Making Doujinshi in America

I was walking through the artist alley at Anime Expo this year with Tom and the thought kind of came to me: in the US we sell crap as it is in the Artist’s Alley–character merchandise labeled with our favorite ideas, like t-shirts with sarcastic or funny phrases on them. In this case it also doubles as a stylistic option given the artwork on your hat or pin or the print you hang in your bathroom wall. [I’m so hanging that pretty neat Miku print I got last year in my new bathroom.]

The whole thing is more along the lines of an arts and craft show than a maniacs-of-franchise swap-a-thon, the latter being the case of Comiket, where fans flock to pick up their doujinshi or whatever. From a copyright perspective the differences between American and Japanese fans explain the nature of copyright enforcement in this practical application of law between the same two countries. At the same time, it feels like the American artist alley wares fill in a gap in the consumer market: the lack of licensed merchandise and goods at the right price.

Except that isn’t even quite the case anymore. There are licensed merchandise for a lot of this stuff available in the US. It may be hard to find sometimes, and there may be smaller gaps (licensed “sarcastic t-shirts” are hard to find and really expensive when you do; always make me a tad bit sad when I see those Jlist shirts) that are not fulfilled, but merch presence is by and large there in some way. What’s a fan to do in this context as a producer of stuff to sell? The thought came to me about doujinshi, then, as what market segment it really fills.

I mean in some ways there were always American fans putting together these coterie magazine like EX or that new Colony Drop zine or Super Rat’s zine. There are plenty of examples littered across the past 20 years. Even now, I know some folks I work with on Jtor also are interested in making that kind of stuff. There’s a particular attraction to that publishing format. I think especially today in America, where e-readers and tablet computing are truly the order of the day, there’s a rich visual space now available that would really suit publishing for this kind of material. (Not to mention that for photogs there’s also something a nice print offers that your monitor is definitely missing.)

It just makes me wonder why people don’t flock to this format in the artist alley. I suppose, comparing workflows, it’s way less work and pressure to just make prints of random stuff you draw or make buttons or whatever. In Japan people bust balls (often together!) trying to put together their 16-page manga or whatever before the various deadlines for the various doujinshi events. It feels like the former is run like a lemonade stand and the latter is run like an actual project.

I’m not really here to minimize the contribution and hard work of artist alley types or lemonade sellers. I’ve bought my fair share of things from them, and some of those arts and craft stuff are well worth of our money and attention (in fact, I want to highlight that here). And we all know lemonade makes a delicious summertime drink. The artist alley concept is fine to have these vendors and artists participate, and for the most part the notion of artist alley as we know it works perfectly, and each con’s add a piece of the local flavor and culture to the overall convention experience. But culturally, the con artist alley is a creatively dead space, full of two types of things: people making a quick dollar on derivative copyrighted works and well-known trademarks, and artful people making cool art stuff. Sure, there are still some people doing their original stuff here and there, but I mean, I want my US counterpart of the doujinshi market to be able to provide an environment where a Tsukihime or a Nyoro~n Tsuruya-san will be able to thrive. But I just don’t see that being ever possible with the way things are.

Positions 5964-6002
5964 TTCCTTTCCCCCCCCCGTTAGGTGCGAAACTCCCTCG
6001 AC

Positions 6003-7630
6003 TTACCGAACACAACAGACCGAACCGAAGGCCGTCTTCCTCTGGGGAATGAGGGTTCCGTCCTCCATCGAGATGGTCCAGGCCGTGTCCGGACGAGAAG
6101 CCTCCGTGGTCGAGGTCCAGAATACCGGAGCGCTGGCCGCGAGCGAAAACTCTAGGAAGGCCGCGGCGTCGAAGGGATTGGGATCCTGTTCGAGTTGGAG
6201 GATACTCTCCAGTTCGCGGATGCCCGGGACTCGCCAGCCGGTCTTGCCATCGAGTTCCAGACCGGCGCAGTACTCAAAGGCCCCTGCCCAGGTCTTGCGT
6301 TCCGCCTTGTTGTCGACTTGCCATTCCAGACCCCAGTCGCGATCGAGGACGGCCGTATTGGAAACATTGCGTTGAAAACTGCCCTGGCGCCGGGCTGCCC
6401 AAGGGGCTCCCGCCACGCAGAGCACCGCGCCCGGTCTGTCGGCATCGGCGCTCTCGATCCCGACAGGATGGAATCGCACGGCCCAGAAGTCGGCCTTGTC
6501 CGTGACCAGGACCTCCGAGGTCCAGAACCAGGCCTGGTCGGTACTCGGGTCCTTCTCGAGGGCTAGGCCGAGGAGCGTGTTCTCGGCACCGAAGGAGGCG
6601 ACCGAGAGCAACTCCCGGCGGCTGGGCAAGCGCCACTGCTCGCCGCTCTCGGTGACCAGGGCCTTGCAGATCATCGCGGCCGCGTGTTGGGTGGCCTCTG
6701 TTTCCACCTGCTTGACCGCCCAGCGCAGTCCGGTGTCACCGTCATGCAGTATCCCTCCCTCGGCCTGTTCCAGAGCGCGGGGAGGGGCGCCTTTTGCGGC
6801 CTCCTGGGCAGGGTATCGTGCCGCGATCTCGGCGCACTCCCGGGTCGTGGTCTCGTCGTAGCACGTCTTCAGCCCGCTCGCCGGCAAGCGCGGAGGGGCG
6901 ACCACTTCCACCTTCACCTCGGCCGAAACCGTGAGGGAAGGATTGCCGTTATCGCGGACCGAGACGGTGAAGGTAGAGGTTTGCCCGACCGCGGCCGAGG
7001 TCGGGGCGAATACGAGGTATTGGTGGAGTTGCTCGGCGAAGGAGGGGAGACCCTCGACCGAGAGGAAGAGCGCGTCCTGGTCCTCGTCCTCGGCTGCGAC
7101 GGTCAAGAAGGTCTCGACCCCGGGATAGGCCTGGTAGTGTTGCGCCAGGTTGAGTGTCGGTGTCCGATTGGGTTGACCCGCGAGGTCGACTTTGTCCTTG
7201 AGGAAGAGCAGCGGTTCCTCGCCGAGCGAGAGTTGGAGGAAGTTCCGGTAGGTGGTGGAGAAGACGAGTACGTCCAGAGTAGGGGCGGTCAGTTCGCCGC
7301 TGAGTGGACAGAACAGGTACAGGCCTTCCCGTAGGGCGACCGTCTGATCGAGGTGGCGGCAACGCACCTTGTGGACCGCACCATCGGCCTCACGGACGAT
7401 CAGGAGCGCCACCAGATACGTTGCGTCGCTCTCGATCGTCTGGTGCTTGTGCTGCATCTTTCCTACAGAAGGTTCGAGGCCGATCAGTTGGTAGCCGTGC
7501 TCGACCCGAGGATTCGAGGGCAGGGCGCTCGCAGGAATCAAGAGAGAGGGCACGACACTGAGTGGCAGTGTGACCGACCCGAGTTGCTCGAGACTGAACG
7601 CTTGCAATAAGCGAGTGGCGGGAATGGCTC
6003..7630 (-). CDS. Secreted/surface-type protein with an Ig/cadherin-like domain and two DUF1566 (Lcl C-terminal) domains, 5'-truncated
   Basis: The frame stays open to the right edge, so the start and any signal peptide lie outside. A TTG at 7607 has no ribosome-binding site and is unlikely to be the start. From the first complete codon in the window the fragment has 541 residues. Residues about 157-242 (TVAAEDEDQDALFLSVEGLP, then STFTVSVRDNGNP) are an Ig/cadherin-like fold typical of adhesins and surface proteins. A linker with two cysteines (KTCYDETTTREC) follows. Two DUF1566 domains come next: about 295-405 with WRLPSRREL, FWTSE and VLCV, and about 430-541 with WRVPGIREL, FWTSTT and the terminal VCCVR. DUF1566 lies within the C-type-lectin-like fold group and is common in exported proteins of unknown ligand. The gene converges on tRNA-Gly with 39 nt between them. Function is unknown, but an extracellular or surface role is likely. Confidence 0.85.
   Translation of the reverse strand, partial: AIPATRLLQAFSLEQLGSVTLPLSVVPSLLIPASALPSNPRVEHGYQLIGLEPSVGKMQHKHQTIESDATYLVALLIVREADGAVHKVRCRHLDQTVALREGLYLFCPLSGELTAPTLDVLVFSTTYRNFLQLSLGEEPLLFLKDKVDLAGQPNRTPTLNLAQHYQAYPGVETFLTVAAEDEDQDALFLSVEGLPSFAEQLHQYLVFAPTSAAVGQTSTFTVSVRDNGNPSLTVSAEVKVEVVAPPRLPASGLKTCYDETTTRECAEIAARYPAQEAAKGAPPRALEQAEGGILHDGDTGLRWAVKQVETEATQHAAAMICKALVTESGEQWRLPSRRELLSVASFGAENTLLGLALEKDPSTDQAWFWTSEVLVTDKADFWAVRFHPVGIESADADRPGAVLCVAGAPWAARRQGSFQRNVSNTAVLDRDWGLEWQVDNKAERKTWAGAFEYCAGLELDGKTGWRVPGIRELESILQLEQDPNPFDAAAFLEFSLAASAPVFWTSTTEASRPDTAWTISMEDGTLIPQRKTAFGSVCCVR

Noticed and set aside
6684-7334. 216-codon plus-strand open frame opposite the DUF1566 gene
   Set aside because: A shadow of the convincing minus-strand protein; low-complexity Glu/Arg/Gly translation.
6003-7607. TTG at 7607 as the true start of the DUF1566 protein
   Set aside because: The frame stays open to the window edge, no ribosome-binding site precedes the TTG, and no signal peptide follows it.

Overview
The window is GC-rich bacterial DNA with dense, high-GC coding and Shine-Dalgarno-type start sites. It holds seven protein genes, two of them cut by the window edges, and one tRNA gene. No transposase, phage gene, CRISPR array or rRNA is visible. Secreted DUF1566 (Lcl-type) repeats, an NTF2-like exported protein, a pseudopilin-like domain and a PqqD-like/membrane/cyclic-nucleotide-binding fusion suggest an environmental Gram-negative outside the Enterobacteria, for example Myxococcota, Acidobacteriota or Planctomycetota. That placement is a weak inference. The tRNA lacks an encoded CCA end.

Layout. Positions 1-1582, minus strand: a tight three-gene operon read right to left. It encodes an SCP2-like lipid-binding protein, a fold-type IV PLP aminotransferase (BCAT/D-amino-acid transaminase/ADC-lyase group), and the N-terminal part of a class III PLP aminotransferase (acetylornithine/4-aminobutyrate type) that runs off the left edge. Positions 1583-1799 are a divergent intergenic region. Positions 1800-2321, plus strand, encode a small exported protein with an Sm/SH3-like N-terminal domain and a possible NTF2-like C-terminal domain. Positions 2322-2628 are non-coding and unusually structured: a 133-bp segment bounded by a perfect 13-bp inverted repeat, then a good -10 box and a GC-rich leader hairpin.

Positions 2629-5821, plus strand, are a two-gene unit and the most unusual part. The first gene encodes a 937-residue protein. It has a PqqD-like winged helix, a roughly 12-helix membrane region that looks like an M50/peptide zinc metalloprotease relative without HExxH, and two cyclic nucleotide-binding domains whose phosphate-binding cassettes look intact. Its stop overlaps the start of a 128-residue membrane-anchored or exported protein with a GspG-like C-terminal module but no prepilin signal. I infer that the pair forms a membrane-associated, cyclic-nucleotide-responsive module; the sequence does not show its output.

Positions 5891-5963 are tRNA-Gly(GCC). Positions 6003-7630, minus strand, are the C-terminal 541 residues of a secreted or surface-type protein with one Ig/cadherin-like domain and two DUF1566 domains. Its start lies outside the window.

Where is this happening? Where everything else is happening: the intarwebs.

The mode of consumption, I wager, has completely screwed the pooch in terms of where “content” buyers go to shop. People who buy crap at the artist alley at an anime con are shopping for some kind of image-based good. They want merch; they’re not as interested in content. By this I mean we’re after just ideas, icons and signals; not narratives. For that we go buy anime or manga, even web comics, forums and fanfiction. If we want a cute story about Cirno, for example, we can go read a Japanese doujinshi. And I imagine any American doing the same thing is likely going to publish it online anyways. It’s like, you can’t make it as an artist in the artist alley; you make it as an artist somewhere else, and you use the artist alley like a dealer’s room: sell crap.

With that in mind, I’ll cop a line from Makoto Shinkai’s Otakon press panel (my version w):

With the changes to animation and computer technology, how have things changed in the past 20 years as an artist?

Shinkai: Today the circumstnaces are better, the hardware is better, and there’s the internet to help distribute. There’s better software. The truth is what you want to express in your work is still the basis of that. When you are creating it on your own, the effort goes into making it look good. So today even when the circumstances are better, if the artist doesn’t understand that you need to express through from what you want to show, then things hasn’t really changed much.

So how do today’s independent artists accomplish this, at least in the context of the artist alley situation? To me the solution is obvious for an organizational body. Tap into the fan-creation communities (lots of places) and make a call for self-published works in the long format. Work with an online print company to organize some kind of infrastructure where you can do, for example, print on demand, bulk, negotiate on infrastructural burdens and prices for those things. Set a deadline for submissions, screen the submission and assists authors and creators with their work, and submit the end results to the print-on-demand service. Be the go-between for the printer and the artists. Set a fix date (like a week) where people can buy the doujinshi from the site at a discount and they will be all shipped together at the end of the period. Market the hell out of the online event during that time. Debut all those submissions at the start of the week and take them down after it is over. If you’re awesome, you can also make them purchasable via e-reader/tablet-friendly format.